Now the first thing we see about the first church is that it was an evangelistic church.

An Evangelistic Church

This evangelistic aspect of the church was and is at the heart of Jesus’s desire for the church throughout the ages. It is seen in His Great Commission.

“Go therefore and make disciples of all the nations, baptizing them in the name of the Father and of the Son and of the Holy Spirit” (Matthew 28:19 NKJV)

When the church began operating as outlined in our signature verse of Acts, their evangelistic efforts became apparent quickly.

“Then those who gladly received his word were baptized … And the Lord added to the church daily those who were being saved.” (Acts 2:41a, 47b NKJV)

As we read the accounts of the first church in operation, it quickly becomes apparent that everything they did centered on evangelism. Proclaiming the gospel was what everyone did, not just a selected few. And so evangelism was a daily activity and not something that was pigeonholed to a Sunday morning, or an evangelistic crusade.

Now, if Jesus is as important to our lives as we say He is; then truthfully we can do nothing less than let everyone know. When our lives have been touched by Jesus and empowered by the Holy Spirit, then letting everyone know about Jesus is the only natural thing we can do.

Evangelism isn’t something that is planned; rather it’s a natural outgrowth in a believer’s relationship with Jesus.

A Learning Church

What a lot of people miss when they quote the Great Commission is what Jesus went on to say, which is what defines the making of disciples, and that is teaching what Jesus taught.

“Teaching them to observe all things that I have commanded you.” (Matthew 28:20b NKJV)

And that is exactly what the first church did. They taught what the Bible had to say.

“And they continued steadfastly in the apostles’ doctrine” (Acts 2:42a NKJV)

To be healthy as a Christian and as a church there needs to be a commitment to teaching and learning God’s word. And the commitment needs to be done faithfully. This is seen in the wording, “continued steadfastly.” They listened attentively to the teachings and put it into practice. They were growing in what they were taught.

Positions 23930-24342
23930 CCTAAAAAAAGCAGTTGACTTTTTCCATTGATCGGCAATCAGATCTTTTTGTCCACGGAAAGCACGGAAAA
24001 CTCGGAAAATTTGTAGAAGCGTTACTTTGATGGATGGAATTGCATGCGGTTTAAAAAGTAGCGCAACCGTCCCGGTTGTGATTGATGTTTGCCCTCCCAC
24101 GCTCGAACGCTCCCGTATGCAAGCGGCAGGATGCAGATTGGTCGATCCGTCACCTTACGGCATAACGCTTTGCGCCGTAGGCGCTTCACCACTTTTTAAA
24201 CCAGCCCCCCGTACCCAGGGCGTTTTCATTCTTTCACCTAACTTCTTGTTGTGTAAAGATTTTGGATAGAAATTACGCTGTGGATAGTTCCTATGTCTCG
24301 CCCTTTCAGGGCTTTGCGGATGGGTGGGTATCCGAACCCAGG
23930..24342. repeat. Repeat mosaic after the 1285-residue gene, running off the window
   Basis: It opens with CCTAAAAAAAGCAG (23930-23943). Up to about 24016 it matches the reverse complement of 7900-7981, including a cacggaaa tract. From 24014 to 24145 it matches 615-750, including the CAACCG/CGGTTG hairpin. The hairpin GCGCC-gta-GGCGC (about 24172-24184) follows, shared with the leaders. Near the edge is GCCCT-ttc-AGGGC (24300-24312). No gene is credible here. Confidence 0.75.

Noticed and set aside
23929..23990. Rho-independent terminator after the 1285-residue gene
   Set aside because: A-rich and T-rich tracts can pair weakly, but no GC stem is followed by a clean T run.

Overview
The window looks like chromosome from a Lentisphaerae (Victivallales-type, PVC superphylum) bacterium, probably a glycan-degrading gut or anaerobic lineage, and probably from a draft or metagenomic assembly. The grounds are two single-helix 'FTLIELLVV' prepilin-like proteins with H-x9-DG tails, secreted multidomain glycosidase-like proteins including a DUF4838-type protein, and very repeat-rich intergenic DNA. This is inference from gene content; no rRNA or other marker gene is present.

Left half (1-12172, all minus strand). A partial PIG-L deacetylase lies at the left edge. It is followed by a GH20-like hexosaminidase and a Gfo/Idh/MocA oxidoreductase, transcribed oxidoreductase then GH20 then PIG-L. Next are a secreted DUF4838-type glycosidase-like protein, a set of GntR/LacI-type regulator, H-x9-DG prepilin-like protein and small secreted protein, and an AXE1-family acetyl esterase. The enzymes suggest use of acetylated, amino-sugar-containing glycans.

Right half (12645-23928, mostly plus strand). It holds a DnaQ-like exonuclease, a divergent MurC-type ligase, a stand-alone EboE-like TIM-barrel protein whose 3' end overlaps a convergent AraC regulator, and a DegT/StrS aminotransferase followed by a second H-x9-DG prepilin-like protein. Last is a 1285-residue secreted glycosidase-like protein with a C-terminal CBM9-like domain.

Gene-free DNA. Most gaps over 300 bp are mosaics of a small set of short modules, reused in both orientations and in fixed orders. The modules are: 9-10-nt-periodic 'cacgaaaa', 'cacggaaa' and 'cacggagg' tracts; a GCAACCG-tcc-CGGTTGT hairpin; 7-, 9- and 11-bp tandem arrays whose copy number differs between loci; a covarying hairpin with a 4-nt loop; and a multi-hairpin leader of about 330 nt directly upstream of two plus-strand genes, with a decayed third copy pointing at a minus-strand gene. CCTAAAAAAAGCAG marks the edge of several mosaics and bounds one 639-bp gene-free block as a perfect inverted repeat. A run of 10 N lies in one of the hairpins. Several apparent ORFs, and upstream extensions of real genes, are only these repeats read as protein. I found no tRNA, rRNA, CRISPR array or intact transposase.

This is what Paul also said to Timothy.

“Be diligent to present yourself approved to God, a worker who does not need to be ashamed, rightly dividing the word of truth” (2 Timothy 2 15 NKJV)

There needs to be a genuine hunger for God’s word, where we allow God’s word to penetrate our lives and train us in the way we ought to live.

Simply put, there is no healthy Christian life apart from being in God’s word on a daily basis.

A Loving Church

“Now all who believed were together, and had all things in common, and sold their possessions and goods, and divided them among all, as anyone had need” (Acts 2:44-45 NKJV)

The first church was living out the second part of the Great Commandment, and that is to love their neighbor as themselves, or as I like to think of it, to love others as they themselves wanted to be loved.

Being a loving church is about people that are connected to one another in close fellowship and serve one another. This is part of the mission and at the heart of our Lighthouse groups. And that is learning how to do life together.

Further, our love for one another is one of our greatest witnesses to the world. The world doesn’t know how to love, and so they need to see it in action. Also, why should they want to become a Christian when we as Christians don’t get along?

There’s an old song whose chorus goes like this, “They will know we are Christians by our love.”

A Worshipping Church

“So continuing daily with one accord in the temple, and breaking bread from house to house, they ate their food with gladness and simplicity of heart, praising God and having favor with all the people” (Acts 2:46-47a NKJV)

It says in verse 43 that when they continued being this sort of church, fear came upon everyone. Now this isn’t “Fear of the Walking Dead” kind of fear, but rather it is a getting down on our knees reverence for God.

Worshipping God is more than singing songs; it is how we live our lives. And we worship God by coming back to the founder and head of the church, Jesus Christ, and when we start living our lives and doing church His way and not our own.

When Jesus met and spoke to the Samaritan woman at the well, He told her that the time was coming when those who worship God will worship Him in Spirit and in truth (John 4:23).

And so we worship /god based upon the truth of who He is as outlined in His word, and then in and through the leading and guidance of the Holy Spirit.

And so it was that when the disciples allowed the Holy Spirit to move into their lives and into the church, and then moved up into the gifts and talents given by the Holy Spirit, that is when they were able to move out into the community and the world.

And so as believers and as a church it’s time we started to bust-a-move for God.